Cheryl Mills, chief of staff for Secretary of State Hillary Rodham Clinton, said on May 10, “We've been trying to incentivize people to return to their homes, particularly if their homes have been adjudicated as safe. But people seek to remain in the temporary communities because, as surprising as that might seem outside of Haiti, life is better for many of them now.”[2]

It’s hard to miss the parallel between Mills’ comment and that of former First Lady Barbara Bush when she visited evacuees from New Orleans in the Houston Astrodome just after Hurricane Katrina. "What I'm hearing, which is sort of scary, is that they all want to stay in Texas. Everybody is so overwhelmed by the hospitality. And so many of the people in the arena here, you know, were underprivileged anyway so this – this is working very well for them."

Mills’ statement is also akin to popular talk among some middle- and upper-class Haitians, and U.N. and NGO employees of ‘false victims.’ ‘False victims’ are those whose lives weren’t fully destroyed by the earthquake and who therefore, apparently, should not be entitled to any benefits. These are people who didn’t lose their own houses but who go hang out at the camps to get whatever aid might be distributed. As I’ve heard it described in an upscale Pétion-ville club and other places far removed from the suffering, these ‘false victims’ are making out like kings from the crisis.

What’s the standard for being a ‘real’ victim? That one lost everything but the clothes on one’s back? That one is a corpse still lying, flattened, in one of many buildings across town that now serves as a mausoleum?

And what would it mean if people’s daily lives were so devastated that they had to go to crowded, muddy, inhumane refugee camps for an upgrade?

Beyond Mills’ and other’s insensitivity around the tremendous needs that all destitute people in Haiti face today, she is flat wrong. Most cannot return home for one of at least three reasons. First, the sites that held most of the cement-block houses that were destroyed during the earthquake remain covered in hills of rubble, so much that no tent can be erected there. Hiring a crew to clear and cart away that rubble can cost upwards of US$50, an impossible figure for most. Second, of those houses that are left standing, many are seriously cracked or otherwise damaged. Third, many families who were renters were kicked out by landlords immediately after the earthquake.

“Aren’t we all Haitians? Is any one of us more a person than anyone else?” one former street vendor inquired. She lost her husband, one-room home, all belongings, and the merchandise through which she made her living in the earthquake, and now lives with three children and a niece in a tent made of four sapling trunks and a ripped blue plastic tarp.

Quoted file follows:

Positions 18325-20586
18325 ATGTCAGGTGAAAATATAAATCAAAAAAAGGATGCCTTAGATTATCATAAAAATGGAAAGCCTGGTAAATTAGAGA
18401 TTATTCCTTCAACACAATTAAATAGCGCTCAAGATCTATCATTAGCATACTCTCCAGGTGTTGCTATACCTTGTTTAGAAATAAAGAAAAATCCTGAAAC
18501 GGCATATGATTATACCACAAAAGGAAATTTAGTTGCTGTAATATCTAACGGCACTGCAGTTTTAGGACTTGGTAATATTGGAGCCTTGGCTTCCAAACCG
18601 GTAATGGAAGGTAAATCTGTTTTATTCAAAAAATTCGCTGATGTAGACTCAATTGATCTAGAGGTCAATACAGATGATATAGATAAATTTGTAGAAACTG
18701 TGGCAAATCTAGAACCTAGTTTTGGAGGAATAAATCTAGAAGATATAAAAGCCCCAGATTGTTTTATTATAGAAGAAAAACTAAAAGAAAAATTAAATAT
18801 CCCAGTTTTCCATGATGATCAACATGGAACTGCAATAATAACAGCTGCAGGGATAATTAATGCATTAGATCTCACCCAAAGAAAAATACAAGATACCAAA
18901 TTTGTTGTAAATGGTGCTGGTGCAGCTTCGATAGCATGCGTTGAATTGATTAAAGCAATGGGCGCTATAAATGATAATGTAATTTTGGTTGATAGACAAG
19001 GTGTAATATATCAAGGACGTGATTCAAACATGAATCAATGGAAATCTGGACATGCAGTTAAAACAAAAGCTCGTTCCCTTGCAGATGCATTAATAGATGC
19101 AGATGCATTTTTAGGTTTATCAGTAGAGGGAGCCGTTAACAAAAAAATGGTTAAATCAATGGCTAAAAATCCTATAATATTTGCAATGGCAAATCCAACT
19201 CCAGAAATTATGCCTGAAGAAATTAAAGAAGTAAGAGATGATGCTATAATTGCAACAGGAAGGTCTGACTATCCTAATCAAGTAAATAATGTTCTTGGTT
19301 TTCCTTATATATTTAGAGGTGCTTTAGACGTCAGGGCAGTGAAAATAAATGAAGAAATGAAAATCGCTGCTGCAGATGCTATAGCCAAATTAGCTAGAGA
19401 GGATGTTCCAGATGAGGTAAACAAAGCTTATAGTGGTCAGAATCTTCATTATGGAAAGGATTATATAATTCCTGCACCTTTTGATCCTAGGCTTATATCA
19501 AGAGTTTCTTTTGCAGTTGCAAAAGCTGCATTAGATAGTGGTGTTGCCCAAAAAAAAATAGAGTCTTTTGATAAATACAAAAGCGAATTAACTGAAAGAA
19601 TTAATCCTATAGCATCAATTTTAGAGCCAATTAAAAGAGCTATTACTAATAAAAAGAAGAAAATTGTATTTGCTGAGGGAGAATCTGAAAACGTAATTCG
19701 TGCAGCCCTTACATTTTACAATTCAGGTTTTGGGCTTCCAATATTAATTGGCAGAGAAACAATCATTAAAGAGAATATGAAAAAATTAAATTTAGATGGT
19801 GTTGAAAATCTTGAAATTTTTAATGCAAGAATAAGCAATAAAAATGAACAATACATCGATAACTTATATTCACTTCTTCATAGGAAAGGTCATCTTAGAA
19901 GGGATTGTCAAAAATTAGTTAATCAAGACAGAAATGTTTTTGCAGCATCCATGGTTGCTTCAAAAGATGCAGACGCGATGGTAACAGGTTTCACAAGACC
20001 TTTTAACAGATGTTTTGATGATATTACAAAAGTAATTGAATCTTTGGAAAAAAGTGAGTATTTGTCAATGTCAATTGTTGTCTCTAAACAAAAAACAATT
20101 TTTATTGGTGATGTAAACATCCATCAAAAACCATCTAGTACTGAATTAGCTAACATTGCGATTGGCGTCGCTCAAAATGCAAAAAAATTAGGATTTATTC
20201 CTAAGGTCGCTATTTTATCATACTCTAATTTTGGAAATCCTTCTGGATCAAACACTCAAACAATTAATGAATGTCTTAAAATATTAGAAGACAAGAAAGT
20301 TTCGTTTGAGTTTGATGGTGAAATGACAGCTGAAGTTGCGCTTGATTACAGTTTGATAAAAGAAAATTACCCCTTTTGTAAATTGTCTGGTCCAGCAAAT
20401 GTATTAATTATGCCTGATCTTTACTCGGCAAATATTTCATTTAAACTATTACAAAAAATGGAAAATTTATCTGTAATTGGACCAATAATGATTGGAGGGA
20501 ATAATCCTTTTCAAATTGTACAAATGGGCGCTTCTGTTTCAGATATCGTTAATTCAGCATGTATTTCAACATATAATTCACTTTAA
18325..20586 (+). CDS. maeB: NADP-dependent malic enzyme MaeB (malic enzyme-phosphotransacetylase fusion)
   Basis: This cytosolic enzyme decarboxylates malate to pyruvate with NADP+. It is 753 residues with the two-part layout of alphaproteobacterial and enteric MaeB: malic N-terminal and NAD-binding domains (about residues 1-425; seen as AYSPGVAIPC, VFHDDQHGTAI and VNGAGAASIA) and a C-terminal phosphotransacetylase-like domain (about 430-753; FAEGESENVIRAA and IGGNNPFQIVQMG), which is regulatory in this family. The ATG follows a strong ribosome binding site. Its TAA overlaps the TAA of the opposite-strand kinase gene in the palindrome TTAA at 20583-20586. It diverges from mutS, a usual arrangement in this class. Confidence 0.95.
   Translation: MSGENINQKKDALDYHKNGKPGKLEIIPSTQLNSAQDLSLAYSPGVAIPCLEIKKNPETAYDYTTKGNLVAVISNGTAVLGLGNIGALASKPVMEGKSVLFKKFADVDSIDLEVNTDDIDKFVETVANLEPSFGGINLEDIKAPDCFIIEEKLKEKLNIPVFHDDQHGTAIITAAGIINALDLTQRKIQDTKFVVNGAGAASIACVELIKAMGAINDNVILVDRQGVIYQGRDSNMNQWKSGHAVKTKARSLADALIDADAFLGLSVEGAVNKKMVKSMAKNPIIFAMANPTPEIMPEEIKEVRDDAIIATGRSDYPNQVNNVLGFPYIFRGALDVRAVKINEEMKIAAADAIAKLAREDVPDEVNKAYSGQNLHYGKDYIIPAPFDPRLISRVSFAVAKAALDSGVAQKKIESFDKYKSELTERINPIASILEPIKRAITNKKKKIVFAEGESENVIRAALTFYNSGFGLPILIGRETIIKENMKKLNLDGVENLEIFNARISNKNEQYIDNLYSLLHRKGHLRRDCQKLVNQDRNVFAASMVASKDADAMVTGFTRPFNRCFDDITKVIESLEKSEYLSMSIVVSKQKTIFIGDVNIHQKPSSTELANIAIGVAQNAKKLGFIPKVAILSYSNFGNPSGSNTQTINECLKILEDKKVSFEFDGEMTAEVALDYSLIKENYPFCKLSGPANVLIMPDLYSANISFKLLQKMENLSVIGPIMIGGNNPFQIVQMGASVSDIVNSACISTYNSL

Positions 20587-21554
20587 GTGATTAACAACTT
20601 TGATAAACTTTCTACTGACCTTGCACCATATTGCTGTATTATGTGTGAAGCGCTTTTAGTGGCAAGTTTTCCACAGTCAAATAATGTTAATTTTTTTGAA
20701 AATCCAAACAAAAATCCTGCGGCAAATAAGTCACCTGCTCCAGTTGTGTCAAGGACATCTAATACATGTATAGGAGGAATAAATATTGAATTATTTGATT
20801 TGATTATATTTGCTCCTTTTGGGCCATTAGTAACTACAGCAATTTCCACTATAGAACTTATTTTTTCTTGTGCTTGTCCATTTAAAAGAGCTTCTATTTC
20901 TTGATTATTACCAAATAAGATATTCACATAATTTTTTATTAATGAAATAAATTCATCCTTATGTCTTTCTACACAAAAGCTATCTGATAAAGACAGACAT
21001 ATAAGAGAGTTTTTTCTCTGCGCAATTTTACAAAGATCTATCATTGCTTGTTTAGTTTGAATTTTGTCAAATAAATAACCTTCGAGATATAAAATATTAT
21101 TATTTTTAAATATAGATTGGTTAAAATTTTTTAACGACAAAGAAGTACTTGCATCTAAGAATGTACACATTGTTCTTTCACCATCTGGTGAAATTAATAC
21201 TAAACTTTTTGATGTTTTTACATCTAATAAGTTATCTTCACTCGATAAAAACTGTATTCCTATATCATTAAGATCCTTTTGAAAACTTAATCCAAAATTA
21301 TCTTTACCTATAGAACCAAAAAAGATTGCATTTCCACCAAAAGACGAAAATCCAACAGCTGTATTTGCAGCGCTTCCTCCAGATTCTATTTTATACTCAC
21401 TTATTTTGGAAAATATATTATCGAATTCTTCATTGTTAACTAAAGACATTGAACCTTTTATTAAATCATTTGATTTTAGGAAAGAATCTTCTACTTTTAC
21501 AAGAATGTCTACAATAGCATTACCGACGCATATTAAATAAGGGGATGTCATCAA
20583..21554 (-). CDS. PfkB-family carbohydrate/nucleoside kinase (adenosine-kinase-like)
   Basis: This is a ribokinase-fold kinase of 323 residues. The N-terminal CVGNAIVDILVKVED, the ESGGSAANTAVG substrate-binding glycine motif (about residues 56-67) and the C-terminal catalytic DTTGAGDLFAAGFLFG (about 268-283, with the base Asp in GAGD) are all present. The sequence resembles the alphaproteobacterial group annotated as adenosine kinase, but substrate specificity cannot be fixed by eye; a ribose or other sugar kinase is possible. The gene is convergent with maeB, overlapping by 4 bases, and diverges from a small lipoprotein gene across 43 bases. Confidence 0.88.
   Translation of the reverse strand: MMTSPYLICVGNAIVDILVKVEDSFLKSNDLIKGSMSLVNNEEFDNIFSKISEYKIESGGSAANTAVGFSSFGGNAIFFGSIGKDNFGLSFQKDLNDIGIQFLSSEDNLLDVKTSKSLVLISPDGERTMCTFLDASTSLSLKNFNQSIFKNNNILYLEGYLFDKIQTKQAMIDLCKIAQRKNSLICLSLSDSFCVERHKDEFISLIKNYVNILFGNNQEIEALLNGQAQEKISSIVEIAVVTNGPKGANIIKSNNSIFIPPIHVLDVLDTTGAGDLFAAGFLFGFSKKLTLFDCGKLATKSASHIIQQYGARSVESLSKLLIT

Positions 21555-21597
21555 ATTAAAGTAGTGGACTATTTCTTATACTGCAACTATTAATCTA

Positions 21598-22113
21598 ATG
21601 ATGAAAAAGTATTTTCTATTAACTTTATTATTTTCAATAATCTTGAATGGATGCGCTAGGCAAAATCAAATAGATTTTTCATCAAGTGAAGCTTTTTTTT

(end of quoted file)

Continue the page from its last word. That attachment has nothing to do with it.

“Since January 12, it’s gotten so serious that we have to make this the focus of our work. Even the Haitian Constitution, Article 22, says that the state has an obligation to provide good housing to people,” said Reyneld Sanon, one of the coordinators of the aforementioned housing advocacy group FRAKKA. Formed two months after the earthquake, FRAKKA is a coalition of about thirty groups, including youth, community, workers’ rights, popular education, and children’s right organizations, plus organizations and leadership committees from camps. While the coalition’s size and strength are still humble, it is representative of a new trend to organize around permanent lodging.

“We’ll take advantage of this moment to remind people that in 1985, Mexico had an earthquake. People organized themselves and forced the state to get them housing to live in,” Sanon continued.

“The problem of housing has always been there. If you look at the slums before January 12, those weren’t houses that anyone should have been living in. As the proverb says in Haiti, ‘These houses can fool the sun, but they can’t fool the rain.’ And the problem isn’t just in Port-au-Prince; it’s a national problem. Peasants need houses, too. If you travel around the county, you can see the status of peasants’ housing. You can see that everyone in the country need better housing.

“People know that we have a state that doesn’t work for them. Generally, the state in this country just works for a small sector who are sucking the people dry, that’s in the employ of the bourgeoisie. The people don’t know they have things like the right to free schooling and to health care, and that the state has to give that to them, since they’ve never gotten these things. But they’ve already paid for them with their taxes and even with foreign loans, because it’s the people who are going to pay those back.

“One of the activities we did on May 1 was a training session with about 30 representatives of different organizations. We gave them two documents, Article 25 of the Universal Declaration of Human Rights and Article 22 of the Constitution. We went into the camps and did meetings with small groups and one-on-one to talk to them about their rights.

“Then we’re doing consciousness-raising on the necessity for people to unify and fight for housing. This leads us to mobilization, where people can take the streets on a regular basis to get their needs met. Sit-ins, too: we already have a calendar of days to do sit-ins in camps and shantytowns.

A press release by FRAKKA from July 27 recognized that, “The definitive solution to the problem of housing is tied to questions of decentralization, management of the nation, and agrarian reform.” I might add a commitment by the government and international community to meet the needs of all. But in the meantime, the statement reads, “We must mobilize… to demand our rights to get good housing and quality of life.”


Thanks to Mark Schuller, Melinda Miles, and Nicole Phillips.

Beverly Bell has worked with Haitian social movements for over 30 years. She is also author of the book Walking on Fire: Haitian Women's Stories of Survival and Resistance. She coordinates Other Worlds, www.otherworldsarepossible.org, which promotes social and economic alternatives. She is also associate fellow of the Institute for Policy Studies.